Violations can lead to fines of up to $50 for a first offense and up to $1,000 for further offenses.
She said the Humane Society does not remove nuisance chickens, whether owned or free-roaming.
Tam said the Humane Society has gotten 289 complaints about chickens since late January, with calls coming from all over the island. She said they have mailed out 83 warning letters and issued six citations to residents with chickens on their properties during that period, but have no way of comparing the numbers to previous years because the contract is new.
“Are they pests or are they pets?” — Scot Matayoshi
Outside Whole Foods in Kailua, there is a whole range of perspectives about the chickens and speculation about where they came from.
Dallas Pabilona, of Hayward, California, a tourist, squealed with laughter when she spotted a cocky rooster strutting in the median in front of her car. She was dismayed to hear that some people want to cull the flock.
“If they weren’t here, where would they live?,” she asked. “This is everybody’s home.”
Bob Beard, the oceanarium manager at the Pacific Beach Hotel and a long-time Kailua resident, on the other hand, scowled at the birds as he sat at an outside dining table near the entrance to Whole Foods, only a few feet from a rooster perching noisily in a tree.
“They’re chickens,” he said. “They do what people like to do. They copulate. I’m surprised there’s not more cats around—there’s a lot of free meat.”
He also thinks they’re dirty.
Michael La Rochelle, 25, a nanny and student, said he called 911 one day this week after spotting a young man trying to catch a large rooster with a kind of lasso. He said Kailua police said they would check it out. When he returned, the man was gone, and the rooster was still the cock of the walk.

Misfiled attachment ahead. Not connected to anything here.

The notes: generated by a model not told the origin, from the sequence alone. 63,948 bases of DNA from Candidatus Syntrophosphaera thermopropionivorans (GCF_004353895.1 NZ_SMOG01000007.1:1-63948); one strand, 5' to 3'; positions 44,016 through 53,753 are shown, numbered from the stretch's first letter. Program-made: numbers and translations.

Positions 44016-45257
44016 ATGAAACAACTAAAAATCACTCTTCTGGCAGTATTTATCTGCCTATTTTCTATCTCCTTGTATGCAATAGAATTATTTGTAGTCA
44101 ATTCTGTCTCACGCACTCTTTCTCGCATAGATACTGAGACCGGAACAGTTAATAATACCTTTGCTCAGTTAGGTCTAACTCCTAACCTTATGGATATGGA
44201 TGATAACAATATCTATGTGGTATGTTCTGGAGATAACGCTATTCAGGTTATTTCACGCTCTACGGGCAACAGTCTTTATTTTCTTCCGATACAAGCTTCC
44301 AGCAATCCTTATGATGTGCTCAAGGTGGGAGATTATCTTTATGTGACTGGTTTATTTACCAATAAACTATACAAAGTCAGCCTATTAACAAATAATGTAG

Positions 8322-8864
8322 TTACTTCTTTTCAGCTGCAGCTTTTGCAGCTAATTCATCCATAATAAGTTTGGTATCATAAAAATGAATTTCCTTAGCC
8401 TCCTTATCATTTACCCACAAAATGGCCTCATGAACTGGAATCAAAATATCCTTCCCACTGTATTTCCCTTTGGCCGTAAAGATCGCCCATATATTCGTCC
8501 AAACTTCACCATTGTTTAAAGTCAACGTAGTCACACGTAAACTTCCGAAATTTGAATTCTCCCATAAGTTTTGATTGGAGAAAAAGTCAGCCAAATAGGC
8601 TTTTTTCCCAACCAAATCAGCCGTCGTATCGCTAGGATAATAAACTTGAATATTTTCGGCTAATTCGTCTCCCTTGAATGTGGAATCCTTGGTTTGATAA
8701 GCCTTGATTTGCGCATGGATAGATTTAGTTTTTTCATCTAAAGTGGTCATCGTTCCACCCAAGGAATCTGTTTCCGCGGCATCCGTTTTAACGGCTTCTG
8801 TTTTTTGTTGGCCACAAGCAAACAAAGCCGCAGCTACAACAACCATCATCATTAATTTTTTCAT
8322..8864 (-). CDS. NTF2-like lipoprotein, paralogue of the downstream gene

La Rochelle said he thought the man was trying to catch the rooster to use it for cock-fighting. “He was going after a rooster,” he said. “If he wanted to eat it, he would pick a chicken.”
Pumehana Piko, who grew up on Molokai and Maui but who has lived on Oahu for 14 years, said she believes the chickens in Kailua have been released or escaped from cockfighting businesses because they seem unusually fierce. Cockfighting is illegal in most parts of the country but is only a misdemeanor in Hawaii, and the events can be popular and well-attended.
“They breed for chickens that are aggressive,” said Piko, 37. She said people who organize cockfights earn big money from it–$5,000 or $20,000 for a match—and that more people are trying to get into the business.
“You’ll see kids try to grab them for pets or experiment to get them to fight each other,” Piko said.
Pauline Menor-Ozoa, of Kailua, who works in the human resources department at Queen’s Medical Center, also believes the chickens are escapees from cockfighting operations.
“My girls are afraid of them,” she said. “Usually chickens run away, but these follow you and look at you.”
Conant, the bird expert, said she is growing curious about why chickens are proliferating so quickly. In an email to Civil Beat, she said she believes that more people have been raising chickens to get their own fresh eggs, and that when it proves troublesome to care for them, they are releasing them, and they become feral.
“Feral chickens, much like feral cats, can do quite well without assistance (food or shelter) from people,” she said in an email to Civil Beat.
She identified one of the birds at the Kailua Whole Foods as a rooster, and she said his color patterns and the lack of any unusual plumage characteristics, such as feathers on the feet, or an ornate crown of feathers or distinctive markings, make it likely the bird is what is known as a “jungle fowl.” That’s the common name for the wild species from which modern chicken breeds have been developed.
There are more than 200 breeds of chickens, Conant said.
“Once individuals escape and breed on their own, they revert back to the appearance of jungle fowl in very few generations,” she wrote.
Why Kailua? And why Whole Foods? The managers at Whole Foods, as well as their public relations firm, declined repeated requests for comment.
So for now, the question is open. Perhaps the fowl feel particularly safe there.
After all, the chickens only need to cross the road.
On the other side, they get to the Kawainui-Hamakua Marsh Complex, the largest single wetland in the state, a safe haven for birds.